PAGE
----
When you keep playing safe, you fail to leverage the right opportunities to advance your career. Using risk strategically and managing it well can build credibility, increase your influence and open the doors to bigger and better opportunities.

Risk taking involves courage and confidence. You should be willing to step out of your comfort zone and put a step into the unknown. So how can you do it well?

Ask these 5 questions to make the decision, put it into action and increase your odds of success. Risk taking is intoxicating. Once you get started, you’ll be on an upward journey craving bigger and better risks.

\Progress always involves risks. You can’t steal second base and keep your foot on first.

— Frederick Wilcox

Is the risk worth it?

Taking risks without a proper evaluation criteria is foolish. It’s like jumping into a pool without knowing what to expect and hoping you would survive.

Not all risks are worth taking. Some risks may be harmful for your career if you take them without being prepared. For example: signing up for responsibilities without proper skills, claiming to be a subject matter expert on areas you don’t know so well.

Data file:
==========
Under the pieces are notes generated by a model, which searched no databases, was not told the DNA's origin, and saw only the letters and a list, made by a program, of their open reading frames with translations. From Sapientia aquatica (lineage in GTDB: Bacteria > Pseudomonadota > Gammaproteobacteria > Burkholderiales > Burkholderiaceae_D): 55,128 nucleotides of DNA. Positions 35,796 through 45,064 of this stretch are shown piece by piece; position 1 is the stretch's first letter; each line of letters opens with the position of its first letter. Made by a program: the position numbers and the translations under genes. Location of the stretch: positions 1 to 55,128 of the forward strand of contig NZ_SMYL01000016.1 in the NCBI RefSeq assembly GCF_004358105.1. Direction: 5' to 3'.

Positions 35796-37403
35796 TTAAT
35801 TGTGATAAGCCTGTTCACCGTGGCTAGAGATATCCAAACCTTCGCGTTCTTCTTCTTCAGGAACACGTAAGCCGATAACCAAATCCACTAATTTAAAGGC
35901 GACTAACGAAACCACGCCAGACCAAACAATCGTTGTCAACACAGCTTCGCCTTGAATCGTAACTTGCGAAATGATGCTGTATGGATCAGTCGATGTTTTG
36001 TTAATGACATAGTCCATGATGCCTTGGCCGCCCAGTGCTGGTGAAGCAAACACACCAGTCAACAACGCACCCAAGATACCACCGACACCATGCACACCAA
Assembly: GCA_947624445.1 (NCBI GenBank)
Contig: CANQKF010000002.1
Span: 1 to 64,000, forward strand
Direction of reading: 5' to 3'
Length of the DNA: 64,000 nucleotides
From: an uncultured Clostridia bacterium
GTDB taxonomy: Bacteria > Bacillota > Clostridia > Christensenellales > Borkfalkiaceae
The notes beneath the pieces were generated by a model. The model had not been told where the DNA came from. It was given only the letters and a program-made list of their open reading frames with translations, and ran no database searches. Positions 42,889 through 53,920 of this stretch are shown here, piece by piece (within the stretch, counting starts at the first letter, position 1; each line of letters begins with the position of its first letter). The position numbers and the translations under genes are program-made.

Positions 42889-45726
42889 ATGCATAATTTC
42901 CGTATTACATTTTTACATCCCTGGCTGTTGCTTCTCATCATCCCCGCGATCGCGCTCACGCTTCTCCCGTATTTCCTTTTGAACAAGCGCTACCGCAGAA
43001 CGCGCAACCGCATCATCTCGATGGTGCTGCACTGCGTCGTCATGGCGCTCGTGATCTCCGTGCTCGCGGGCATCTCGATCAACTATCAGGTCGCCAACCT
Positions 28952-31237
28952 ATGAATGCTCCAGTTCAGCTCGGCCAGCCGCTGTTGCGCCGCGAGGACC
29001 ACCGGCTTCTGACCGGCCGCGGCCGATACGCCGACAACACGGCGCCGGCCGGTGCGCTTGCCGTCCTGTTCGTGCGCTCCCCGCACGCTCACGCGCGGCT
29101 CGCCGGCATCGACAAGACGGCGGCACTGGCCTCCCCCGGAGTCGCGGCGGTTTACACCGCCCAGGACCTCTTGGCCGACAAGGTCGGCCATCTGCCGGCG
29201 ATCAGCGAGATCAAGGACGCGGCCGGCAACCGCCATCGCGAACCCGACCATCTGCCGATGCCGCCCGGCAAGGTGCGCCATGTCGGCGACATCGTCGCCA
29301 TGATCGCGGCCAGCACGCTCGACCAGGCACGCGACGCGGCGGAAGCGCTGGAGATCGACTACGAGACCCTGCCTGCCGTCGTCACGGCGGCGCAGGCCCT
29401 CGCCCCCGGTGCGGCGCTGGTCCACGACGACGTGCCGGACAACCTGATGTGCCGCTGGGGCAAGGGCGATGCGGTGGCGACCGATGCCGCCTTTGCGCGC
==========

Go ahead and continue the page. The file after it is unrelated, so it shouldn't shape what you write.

While there’s an upside to taking the risk, there’s also a potential downside. There’s always a cost involved—think emotional, physical, social costs of taking the risk and not just financial impact.

To determine if the risk is worth your time and energy, ask these questions:

  • What will you gain if you take the risk?
  • What will you lose if you don’t take the risk?